Fear of God and Steak Knives - You Are Made New
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Fear of God and Steak Knives

I vividly remember the day when my son came toddling into my room proudly brandishing a steak knife. The look on his face said he was so pleased with himself for moving the kitchen furniture in such a way to allow him to climb up on the counter to take this desired toy from the knife block. When my husband swiftly snatched it out of his hand, he was devastated. And angry. And he wasted no time communicating that. Loudly. He didn’t understand! Why would his father take something that he loved from him? Why wasn’t his father being good to him?

While that knife in his hand was unsafe then, my son now uses it quite well. Not only has he grown in coordination and wisdom since that memorable day, but under the guidance of his father and me, he’s learned to use the steak knife properly and safely. Instead of the toy he once saw it to be, he now knows this is a tool to use in accomplishing his goals.

Through these months of social distancing, I’ve identified with that child crying that his unsafe toy was taken away. But let me backup to give you more context.

1 Samuel 12:24, “Only fear the Lord and serve Him faithfully with all your heart,” was given to me as my prayer verse for 2020. This concept, fear the Lord and serve Him only, has excited my heart. As I’ve looked more into it, I’ve connected with the explanation that fearing God is a wholehearted commitment to Him, loving Him more than anything in the world.

That includes loving Him more than my comfort, more than control, more than the approval of others.

None of those things are necessarily bad as long as I keep them in the proper place. As long as I know how to properly handle them. Lamentably, it’s been hard for me to identify when they are creeping into positions that are actually superseding Him. When my time and attention are focused more on my feelings of safety and comfort, I am not looking straight to God to meet my every need. That’s when they get dangerous- that’s when they become my idols.

When the shelter-in-place order began, I was suddenly isolated from the social group that encouraged and enlivened me. So I started leaning more into a fabulous online community to provide the social interaction that my soul needs for health. It was a place for me to invest in others, to exercise that giving, sacrificial part of myself. Actually, I was leaning too far into it. But I didn’t see it until I was rejected by part of that community. My reaction was out of proportion: migraines, panic attacks, and unrestful sleep full of nightmares are not healthy responses when someone says they don’t want to be a part of your social group anymore!

I cried out to God, “Why does this hurt so bad?!?” Gently, He responded, “Because you made pleasing these people your god. Your sacrifices for these people were an act of worship to attain their pleasure. And it hurts to be rejected by your god even more than it hurts to be rejected by your friends.”

What a loving Father I have, to snatch the knife I was so pleased with out of my possession! Who knows how long I would have taken to realize that these relationships were threatening my ability to fear God and serve Him faithfully if I hadn’t been rejected and come to Him with my deep hurt!

As I have talked to God more about this, His answer to the problem hasn’t been for me to reject these friendships. Instead, He’s asked me to focus more on Him. To make sure I am prioritizing my time spent with Him. For example, even though all my children are in the house all the time, making it impossible for me to have “quiet time,” I’m reading my Bible in the morning despite multiple interruptions. Instead of problem solving how I can please people better, I’m filling the spare moments in my mind with songs of worship. I’m praying for these friends as well as praying my relationships stay healthy.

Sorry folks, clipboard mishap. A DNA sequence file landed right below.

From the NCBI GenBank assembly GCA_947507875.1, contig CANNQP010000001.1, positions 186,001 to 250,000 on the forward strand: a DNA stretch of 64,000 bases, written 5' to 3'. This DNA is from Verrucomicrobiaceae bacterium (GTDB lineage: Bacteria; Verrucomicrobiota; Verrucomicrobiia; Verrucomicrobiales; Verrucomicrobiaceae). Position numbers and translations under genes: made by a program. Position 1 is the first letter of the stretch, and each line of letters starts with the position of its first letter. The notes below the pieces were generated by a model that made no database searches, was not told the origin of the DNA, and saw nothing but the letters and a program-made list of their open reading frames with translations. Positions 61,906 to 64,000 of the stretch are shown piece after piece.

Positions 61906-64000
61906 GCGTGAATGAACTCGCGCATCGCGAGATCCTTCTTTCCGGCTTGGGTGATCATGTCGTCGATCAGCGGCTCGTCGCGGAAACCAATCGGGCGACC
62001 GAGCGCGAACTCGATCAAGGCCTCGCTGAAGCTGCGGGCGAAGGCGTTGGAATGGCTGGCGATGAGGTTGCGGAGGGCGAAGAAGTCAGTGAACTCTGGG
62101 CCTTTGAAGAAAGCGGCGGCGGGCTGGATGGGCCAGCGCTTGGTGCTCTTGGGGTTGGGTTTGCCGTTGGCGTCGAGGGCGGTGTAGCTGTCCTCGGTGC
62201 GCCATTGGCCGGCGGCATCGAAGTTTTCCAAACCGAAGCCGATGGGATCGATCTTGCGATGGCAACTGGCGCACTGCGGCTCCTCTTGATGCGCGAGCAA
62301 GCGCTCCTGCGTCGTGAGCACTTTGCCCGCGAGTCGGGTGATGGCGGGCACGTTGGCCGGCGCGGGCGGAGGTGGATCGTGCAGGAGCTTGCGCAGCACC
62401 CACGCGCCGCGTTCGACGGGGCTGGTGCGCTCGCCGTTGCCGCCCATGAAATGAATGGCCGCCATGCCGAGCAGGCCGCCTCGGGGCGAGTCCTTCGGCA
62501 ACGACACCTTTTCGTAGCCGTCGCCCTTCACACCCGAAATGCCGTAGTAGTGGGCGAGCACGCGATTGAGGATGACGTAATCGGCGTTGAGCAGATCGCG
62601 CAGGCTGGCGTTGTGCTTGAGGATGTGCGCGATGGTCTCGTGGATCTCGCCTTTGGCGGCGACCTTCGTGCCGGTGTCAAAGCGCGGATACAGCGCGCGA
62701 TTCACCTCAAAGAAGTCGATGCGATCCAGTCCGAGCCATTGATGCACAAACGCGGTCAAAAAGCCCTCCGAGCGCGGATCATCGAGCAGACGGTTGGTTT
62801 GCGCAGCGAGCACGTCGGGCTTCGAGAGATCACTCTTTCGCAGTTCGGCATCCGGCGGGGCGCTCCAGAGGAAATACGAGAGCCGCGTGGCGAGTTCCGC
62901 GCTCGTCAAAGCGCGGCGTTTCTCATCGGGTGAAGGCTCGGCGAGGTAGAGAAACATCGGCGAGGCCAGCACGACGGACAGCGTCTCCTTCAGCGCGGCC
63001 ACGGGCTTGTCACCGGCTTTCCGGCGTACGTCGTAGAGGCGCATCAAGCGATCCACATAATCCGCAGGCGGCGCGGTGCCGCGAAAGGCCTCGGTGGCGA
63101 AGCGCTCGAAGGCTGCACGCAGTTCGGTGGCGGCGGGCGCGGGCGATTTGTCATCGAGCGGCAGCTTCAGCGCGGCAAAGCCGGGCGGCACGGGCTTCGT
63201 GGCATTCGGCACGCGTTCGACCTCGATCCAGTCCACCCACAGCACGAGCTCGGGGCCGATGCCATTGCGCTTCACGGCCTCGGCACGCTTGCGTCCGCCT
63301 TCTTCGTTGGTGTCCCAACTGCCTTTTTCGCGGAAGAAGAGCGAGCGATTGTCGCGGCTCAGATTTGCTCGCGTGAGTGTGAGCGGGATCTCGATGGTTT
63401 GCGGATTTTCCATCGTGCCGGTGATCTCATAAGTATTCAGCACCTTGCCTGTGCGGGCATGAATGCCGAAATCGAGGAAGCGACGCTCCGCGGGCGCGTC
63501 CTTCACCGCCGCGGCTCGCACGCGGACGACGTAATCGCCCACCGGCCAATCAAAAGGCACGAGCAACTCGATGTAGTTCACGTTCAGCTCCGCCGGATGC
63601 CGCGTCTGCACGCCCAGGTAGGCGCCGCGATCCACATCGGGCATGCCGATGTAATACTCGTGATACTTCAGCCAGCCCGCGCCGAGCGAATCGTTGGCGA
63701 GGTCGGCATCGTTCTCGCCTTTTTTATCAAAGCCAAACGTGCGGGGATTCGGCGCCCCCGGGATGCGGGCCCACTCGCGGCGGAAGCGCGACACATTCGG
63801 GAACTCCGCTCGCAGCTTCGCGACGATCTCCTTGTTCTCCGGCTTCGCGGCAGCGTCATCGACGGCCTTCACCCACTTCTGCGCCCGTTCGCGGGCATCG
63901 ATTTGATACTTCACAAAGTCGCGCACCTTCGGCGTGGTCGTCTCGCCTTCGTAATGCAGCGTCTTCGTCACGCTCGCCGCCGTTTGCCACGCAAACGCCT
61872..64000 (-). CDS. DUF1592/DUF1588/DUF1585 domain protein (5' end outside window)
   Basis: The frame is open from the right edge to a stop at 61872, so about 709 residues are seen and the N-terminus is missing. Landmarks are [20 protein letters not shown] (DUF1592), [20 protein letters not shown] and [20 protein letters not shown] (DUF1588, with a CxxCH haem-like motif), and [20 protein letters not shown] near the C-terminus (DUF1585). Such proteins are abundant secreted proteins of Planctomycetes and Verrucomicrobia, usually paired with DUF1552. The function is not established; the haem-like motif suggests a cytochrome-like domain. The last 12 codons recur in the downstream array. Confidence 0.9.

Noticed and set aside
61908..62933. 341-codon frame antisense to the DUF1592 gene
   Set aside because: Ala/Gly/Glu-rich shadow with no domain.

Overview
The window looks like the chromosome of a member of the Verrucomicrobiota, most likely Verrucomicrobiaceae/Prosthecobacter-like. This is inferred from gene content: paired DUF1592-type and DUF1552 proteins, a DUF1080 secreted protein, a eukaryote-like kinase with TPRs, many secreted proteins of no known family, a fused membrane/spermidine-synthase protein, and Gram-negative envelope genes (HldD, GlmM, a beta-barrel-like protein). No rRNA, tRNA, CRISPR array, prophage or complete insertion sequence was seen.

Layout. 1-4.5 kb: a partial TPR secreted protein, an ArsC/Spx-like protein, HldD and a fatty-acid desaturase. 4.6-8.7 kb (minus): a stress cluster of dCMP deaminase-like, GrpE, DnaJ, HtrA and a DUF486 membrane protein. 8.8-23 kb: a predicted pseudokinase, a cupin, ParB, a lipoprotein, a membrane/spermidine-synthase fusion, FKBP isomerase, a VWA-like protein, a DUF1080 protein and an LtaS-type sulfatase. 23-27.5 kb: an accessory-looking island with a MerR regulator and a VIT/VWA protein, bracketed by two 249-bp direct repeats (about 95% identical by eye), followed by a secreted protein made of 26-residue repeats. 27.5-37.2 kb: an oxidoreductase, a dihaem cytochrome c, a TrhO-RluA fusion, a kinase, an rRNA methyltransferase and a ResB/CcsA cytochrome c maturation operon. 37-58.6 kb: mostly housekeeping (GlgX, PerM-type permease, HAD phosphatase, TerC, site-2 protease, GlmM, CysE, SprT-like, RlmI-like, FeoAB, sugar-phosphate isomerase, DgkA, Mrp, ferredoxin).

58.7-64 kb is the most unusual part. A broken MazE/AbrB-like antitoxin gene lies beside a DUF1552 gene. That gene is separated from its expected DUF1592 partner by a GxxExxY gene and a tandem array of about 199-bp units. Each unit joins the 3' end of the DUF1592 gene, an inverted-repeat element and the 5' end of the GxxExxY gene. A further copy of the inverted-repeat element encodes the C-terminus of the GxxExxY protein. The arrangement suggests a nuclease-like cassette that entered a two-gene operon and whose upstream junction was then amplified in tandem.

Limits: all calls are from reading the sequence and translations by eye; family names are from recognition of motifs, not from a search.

Just as we taught my son to see the knife properly, as a tool to cut meat instead of a toy to play with, God is teaching me how to see my relationships with people properly. When I see them through the perspective of my love and service for Him, friendships can change from a way to worship the god of pleasing others into an avenue where I can be a reflection of Him. I’m so thankful to the God Who is too good to allow me to keep playing with dangerous things! And I’m so thankful that He leads and guides me, even when it hurts, toward my goal of fearing the Lord and serving Him faithfully with all my heart.

Copyright 2020, Jo Leggett

Jo Leggett

Jo Leggett works in women’s ministry by leading Bible Studies, speaking at conferences, mentoring, and speaking Christ into women’s lives. She has a firm grasp on her own brokenness and that of the world, stirring compassion for those hurting. Her deep walk with the Lord has provided her life experience to recognize God’s enduring goodness despite the circumstances. She lives with her husband and four kids on the Navajo reservation.

This Post Has 2 Comments
  1. I really appreciated your sharing of how pleasing others can become a kind of danger to ourselves and to our relationship with God. Your own honesty emboldens me to see when I can do the same thing. Thank you for your insight and openness,a nd “firm grip on your own brokenness.” -a lovely thing to own!

    1. Thank you Carey for your words. Father DeLacy spoke about learning what the ‘forbidden fruit’ is in our own hearts and minds. That which tempts us to not believe God and not trust Him. I love this idea and remembering it in the light of Jo’s post seems fitting and gives me something new to ponder. Thank you for sharing.

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